China Leads the Planet in CO2 Emissions, but Persian Gulf States Lead on Per Capita Basis
According to the World Bank’s current data, China was the leading emitter of carbon dioxide in 2011, outstripping the CO2 emitted by the U.S., India, and Russia combined.
This should come as no surprise, as a country’s carbon emissions generally have a positive relationship to both its population and level of industrial activity.
The opposite is seen on a per capita basis, where China and India have posted the lowest numbers. Small, energy intensive Persian Gulf emitters Saudi Arabia, the United Arab Emirates, Kuwait, and Qatar have posted the highest levels per capita.
The chart below shows total and per capita emissions of CO2 on a country basis, breaking total country emissions out by fuel of origin. It is the World Bank’s snapshot in 2011.
(Click to enlarge)
Source: World Bank
Use of fossil energy for transportation and electricity generation accounts for the lion’s share of emissions caused by human activity, although land use and industrial production not related to energy generation account for a small percentage as well. This is most notably seen in the “Other” category accounting for 12 percent of China’s levels.
Solid and gaseous fuels cover coal and natural gas and are typically used for electricity generation and heating purposes. China and India generate more than two thirds of their electricity from coal while the U.S. and Germany follow close behind at about 45 percent each.
Burning Their Oil to Create Electricity
The Gulf States are highly dependent on oil and gas to generate electricity, contributing to their high per capita emissions levels. Gas is king in the UAE and Qatar, providing 100 percent of electricity generation there, while Russia and Saudi Arabia get between 40 and 50 percent from gas.
Outside of the Gulf States, liquid fuels primarily mean gasoline and LNG, although heating oil features prominently in Kuwait’s (62 percent) and Saudi Arabia’s (27 percent) electricity generation mixes. Gasoline use due to a much less concentrated population contributes about 40 percent of the U.S.’ total CO2 emissions.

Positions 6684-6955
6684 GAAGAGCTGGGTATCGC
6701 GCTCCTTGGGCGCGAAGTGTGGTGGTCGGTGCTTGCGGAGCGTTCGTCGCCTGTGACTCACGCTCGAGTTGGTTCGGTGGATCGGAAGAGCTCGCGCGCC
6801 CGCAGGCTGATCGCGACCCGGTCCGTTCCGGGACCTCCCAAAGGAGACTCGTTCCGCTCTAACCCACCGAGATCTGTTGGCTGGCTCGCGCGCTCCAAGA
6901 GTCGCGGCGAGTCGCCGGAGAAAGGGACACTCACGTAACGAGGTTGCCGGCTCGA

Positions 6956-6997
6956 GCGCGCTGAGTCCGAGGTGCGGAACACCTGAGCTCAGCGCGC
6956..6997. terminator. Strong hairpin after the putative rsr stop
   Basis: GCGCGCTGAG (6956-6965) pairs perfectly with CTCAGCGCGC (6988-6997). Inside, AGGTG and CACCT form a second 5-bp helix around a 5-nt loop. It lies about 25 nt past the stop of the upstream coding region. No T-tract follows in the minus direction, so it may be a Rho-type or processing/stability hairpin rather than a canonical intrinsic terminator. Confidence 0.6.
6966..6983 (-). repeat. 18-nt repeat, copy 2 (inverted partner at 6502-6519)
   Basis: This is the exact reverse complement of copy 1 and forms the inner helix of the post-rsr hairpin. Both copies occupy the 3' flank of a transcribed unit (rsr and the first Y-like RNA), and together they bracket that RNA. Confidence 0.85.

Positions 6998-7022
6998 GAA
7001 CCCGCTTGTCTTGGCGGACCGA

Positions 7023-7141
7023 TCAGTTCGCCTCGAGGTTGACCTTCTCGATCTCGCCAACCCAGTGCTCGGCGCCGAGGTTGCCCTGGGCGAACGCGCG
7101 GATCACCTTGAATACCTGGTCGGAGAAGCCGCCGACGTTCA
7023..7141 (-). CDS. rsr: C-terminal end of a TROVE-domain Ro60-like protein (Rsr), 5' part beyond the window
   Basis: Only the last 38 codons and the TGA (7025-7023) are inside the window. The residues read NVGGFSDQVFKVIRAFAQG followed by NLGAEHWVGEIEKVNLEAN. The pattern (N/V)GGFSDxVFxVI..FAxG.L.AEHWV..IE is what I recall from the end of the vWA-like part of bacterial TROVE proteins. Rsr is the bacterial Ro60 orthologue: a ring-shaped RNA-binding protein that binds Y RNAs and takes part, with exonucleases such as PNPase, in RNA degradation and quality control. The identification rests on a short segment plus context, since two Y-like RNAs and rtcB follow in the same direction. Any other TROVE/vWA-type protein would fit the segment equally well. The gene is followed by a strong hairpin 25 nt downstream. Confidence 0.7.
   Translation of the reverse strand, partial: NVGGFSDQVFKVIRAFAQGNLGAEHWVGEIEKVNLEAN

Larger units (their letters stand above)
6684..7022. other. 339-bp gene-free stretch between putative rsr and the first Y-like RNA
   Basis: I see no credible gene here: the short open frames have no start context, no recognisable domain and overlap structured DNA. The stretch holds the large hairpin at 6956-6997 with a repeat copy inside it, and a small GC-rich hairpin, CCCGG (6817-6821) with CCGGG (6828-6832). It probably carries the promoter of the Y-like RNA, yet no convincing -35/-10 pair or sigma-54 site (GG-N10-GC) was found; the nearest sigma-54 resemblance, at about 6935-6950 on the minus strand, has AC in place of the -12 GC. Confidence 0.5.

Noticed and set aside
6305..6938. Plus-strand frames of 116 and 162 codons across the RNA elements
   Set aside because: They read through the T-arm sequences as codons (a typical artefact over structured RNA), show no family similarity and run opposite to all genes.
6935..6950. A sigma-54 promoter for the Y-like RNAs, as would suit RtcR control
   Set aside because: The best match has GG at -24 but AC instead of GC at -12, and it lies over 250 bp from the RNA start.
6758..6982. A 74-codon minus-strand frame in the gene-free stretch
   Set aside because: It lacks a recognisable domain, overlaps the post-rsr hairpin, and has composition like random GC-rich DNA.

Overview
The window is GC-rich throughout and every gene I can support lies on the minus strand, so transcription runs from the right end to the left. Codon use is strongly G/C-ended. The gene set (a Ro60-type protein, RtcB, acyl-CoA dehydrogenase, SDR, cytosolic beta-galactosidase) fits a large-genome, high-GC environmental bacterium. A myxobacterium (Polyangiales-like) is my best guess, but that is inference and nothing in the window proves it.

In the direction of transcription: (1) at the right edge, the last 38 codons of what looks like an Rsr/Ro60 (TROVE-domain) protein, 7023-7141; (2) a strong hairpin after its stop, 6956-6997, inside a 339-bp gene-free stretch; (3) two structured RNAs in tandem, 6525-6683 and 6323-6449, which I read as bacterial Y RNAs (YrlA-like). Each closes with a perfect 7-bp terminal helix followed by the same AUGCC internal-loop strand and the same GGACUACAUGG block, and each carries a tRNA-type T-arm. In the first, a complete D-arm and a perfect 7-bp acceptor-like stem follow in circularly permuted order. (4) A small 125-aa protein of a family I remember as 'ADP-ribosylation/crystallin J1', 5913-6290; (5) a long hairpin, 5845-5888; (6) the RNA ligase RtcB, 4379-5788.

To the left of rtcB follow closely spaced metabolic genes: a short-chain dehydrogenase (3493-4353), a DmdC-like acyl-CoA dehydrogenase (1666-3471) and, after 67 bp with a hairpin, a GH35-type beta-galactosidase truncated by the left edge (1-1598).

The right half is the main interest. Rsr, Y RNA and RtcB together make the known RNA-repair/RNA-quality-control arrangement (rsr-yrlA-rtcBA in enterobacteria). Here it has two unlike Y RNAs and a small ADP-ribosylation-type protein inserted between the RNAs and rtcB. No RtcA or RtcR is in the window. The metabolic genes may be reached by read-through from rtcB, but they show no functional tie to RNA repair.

Pollution and Manufacturing Activity Closely Related
While China’s per capita emissions were the second lowest of all countries after India, both countries were in the upper percentile in terms of highest mean annual exposure to air pollution, shown in the graph below. Related: Geopolitical Oil Glut: What Happens When Libya Exports 600,000 bpd in 4 Weeks?
(Click to enlarge)
Source: World Bank
According to the World Bank website, Mean Annual Air Pollution Exposure measures the average level of exposure of a nation’s population to concentrations of suspended particles measuring less than 2.5 microns in aerodynamic diameter, which are capable of penetrating deep into the respiratory tract and causing severe health damage.
Countries with higher emissions from manufacturing and construction generally have higher pollution levels because manufacturers tend to locate factories in less stringent regulatory environments and the majority of construction activity is occurring in the developing world. Kuwait’s high level of pollution but low industrial activity is likely due to the prevalence of fuel oil in its power mix.
Overall, pollution exposure in the developing world and Gulf States is almost four times that in the U.S, with low or nonexistent environmental standards for oil and gas operations as well as coal-fired plants, mills, smelters, and factories at the root of the cause.
Oil & Gas 360® spoke to World Bank requesting newer figures. The organization said it planned to publish data through 2013 next week
By Oil & Gas 360
More Top Reads From Oilprice.com:
- Will Saudi Aramco Be Able To Lay Its Hands On Houston Refinery?
- World’s Most Expensive Oil Project Could Finally Come Online
- How Big An Impact Will A Rate Hike Have On Oil Prices?